Insight provided by Makenzie Gagne, originally published on March 31st, 2022.
Mentorship, allyship, and sponsorship are some of the most influential relationships for young professionals. Individuals with higher ranking or experience can be a connection that curries opportunities for the future.
Millennials and Generation Z are in a position where, after graduating from college, they are now in the spotlight to be the next surge of leaders. In this new role as incoming professionals, they are in a position of superiority and can use their experiences to teach those younger than them. It is strange to think that time has flown by so much that these generations now have the power to directly affect the trajectory of young adults.
Mentors and sponsors are similar in the fact that they can support young people, but they use different approaches and teaching strategies. Sponsors use their position to create opportunities through referrals, internship opportunities, or assisted networking. One of the easiest ways to initiate a sponsorship would be to introduce the sponsored person into the sponsor’s network that has already been established. With this new network, the younger professional has the privilege of seeing new perspectives on power, influence, and status as well as creating relationships with individuals that can be mutually beneficial; thus strengthening bonds and continuing the sponsor’s role in the social network they are a part of.
Another influential aspect of a sponsorship is the candid feedback between each party. The younger individual, who is learning and developing professionally, can receive an unbiased, professional assessment of their performance. These assessments can drastically improve individual growth. Those who have mentors or sponsors are 78% more likely to volunteer regularly and 130% more likely to hold leadership positions.
The most overlooked benefits of a sponsorship are recognition and promotions. Having someone in your corner to be there at your lowest and recognize your accomplishments when you’re on top of the world is very needed in the professional world. Validation and encouragement can be extremely impactful for someone just starting in the work force.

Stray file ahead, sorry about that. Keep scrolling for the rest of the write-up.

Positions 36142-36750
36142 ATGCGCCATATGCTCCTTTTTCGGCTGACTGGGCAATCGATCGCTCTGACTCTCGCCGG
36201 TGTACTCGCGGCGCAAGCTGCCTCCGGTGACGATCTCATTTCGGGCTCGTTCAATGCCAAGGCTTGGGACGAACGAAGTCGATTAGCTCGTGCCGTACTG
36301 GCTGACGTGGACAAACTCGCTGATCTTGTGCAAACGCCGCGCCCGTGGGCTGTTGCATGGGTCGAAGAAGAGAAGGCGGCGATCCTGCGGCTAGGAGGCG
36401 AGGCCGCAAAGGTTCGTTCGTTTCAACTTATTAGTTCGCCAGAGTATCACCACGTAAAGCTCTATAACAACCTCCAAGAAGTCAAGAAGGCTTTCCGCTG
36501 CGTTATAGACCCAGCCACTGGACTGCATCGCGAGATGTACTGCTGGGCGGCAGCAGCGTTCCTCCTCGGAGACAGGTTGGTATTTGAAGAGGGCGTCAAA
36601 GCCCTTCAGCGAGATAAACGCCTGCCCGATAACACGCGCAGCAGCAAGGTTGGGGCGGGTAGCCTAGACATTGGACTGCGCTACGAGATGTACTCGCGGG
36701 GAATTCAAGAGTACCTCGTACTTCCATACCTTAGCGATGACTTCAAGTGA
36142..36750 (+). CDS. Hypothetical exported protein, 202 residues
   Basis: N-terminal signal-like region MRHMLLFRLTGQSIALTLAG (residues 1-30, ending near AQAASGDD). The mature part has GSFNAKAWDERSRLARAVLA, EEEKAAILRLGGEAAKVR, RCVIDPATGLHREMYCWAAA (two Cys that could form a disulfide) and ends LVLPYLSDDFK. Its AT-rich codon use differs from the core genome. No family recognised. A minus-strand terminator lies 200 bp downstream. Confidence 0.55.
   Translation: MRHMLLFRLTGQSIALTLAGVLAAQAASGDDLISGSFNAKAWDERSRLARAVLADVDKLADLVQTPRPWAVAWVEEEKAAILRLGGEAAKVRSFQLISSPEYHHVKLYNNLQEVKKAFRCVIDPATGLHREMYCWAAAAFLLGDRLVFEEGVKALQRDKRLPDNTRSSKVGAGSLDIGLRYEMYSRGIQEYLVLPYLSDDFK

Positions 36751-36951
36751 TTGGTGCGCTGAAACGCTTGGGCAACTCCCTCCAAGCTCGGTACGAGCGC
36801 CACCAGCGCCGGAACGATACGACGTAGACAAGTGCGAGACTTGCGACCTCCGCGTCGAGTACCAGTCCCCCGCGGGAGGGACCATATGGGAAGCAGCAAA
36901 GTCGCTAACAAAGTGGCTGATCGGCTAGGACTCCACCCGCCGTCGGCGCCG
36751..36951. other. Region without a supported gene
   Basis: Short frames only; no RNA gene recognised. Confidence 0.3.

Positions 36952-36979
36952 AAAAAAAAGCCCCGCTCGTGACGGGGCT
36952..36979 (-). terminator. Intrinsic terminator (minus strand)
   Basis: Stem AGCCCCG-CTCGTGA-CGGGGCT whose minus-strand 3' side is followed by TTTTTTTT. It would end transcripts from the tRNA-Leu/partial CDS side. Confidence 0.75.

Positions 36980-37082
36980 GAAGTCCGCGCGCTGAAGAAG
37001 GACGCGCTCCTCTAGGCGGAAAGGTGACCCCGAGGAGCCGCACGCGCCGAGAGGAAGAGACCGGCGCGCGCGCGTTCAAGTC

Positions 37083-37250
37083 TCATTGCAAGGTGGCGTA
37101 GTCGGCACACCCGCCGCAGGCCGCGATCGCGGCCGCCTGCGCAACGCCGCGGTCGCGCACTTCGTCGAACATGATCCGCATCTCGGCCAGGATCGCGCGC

This kind of relationship, which takes effort to establish, encourages high-potential professionals who need just a little more support. By becoming a sponsor, you are putting yourself in a leadership position that can directly affect the future of someone’s life.
Some have the worry that “I’m not ready yet” or “ what if I can’t give them good enough opportunities.” When joining the workforce, there can be a sense of fear or imposter syndrome that can stop even the most experienced individuals from becoming sponsors and mentors. However, the definition of a mentor is “an experienced and trusted advisor,” so age or rank should not be a limiting factor. Impostor syndrome affects 65% of professionals and creates an unsustainable work culture where people feel they are under-qualified or “not good enough.” Regardless of how high your status may be, if you believe you can provide advancement, advocacy, or an opportunity, then you are a perfect candidate to be a sponsor. Please consider the impact you could make on someone’s life by taking them under your wing and helping them develop.
“The Importance of Mentors and Sponsors in Career Development.” JPMorgan Chase & Co., 2022, https://www.jpmorganchase.com/news-stories/the-importance-of-mentors-and-sponsors-in-career-development#:~:text=While%20a%20mentor%20could%20provide,opportunities%20and%20be%20more%20visible.
McDaid, Elizabeth. “How to Be an Effective Sponsor: Leader’s Edge Magazine.” How to Be an Effective Sponsor, Leader’s Edge Magazine, 16 Sept. 2019, https://www.leadersedge.com/brokerage-ops/how-to-be-an-effective-sponsor.
Mentor. “Mentoring Impact. Connect with a Young Person.” MENTOR, MENTOR National, 9 Feb. 2022,
News Desk. “Imposter Syndrome Affects 65% of Professionals, Reveals New Study.” Fair Play Talks, 21 May 2021, https://www.fairplaytalks.com/2021/05/21/imposter-syndrome-affects-65-of-professionals-reveals-new-study/.
Thank you for reading this insight written by Makenzie Gagne, an Associate in the Mel Rines Angel Investment Fund. To learn more about The Fund, please visit https://www.rinesfund.com/
Makenzie is a sophomore from Londonderry, NH with a dual major in Finance and Sustainability. This is her first semester in the Fund, and she is excited to work among talented peers to gain firsthand experience and knowledge of private equity investments. On campus, she is also actively involved with Alpha Kappa Psi, the professional business fraternity, and is a member of the Rutman Fellowship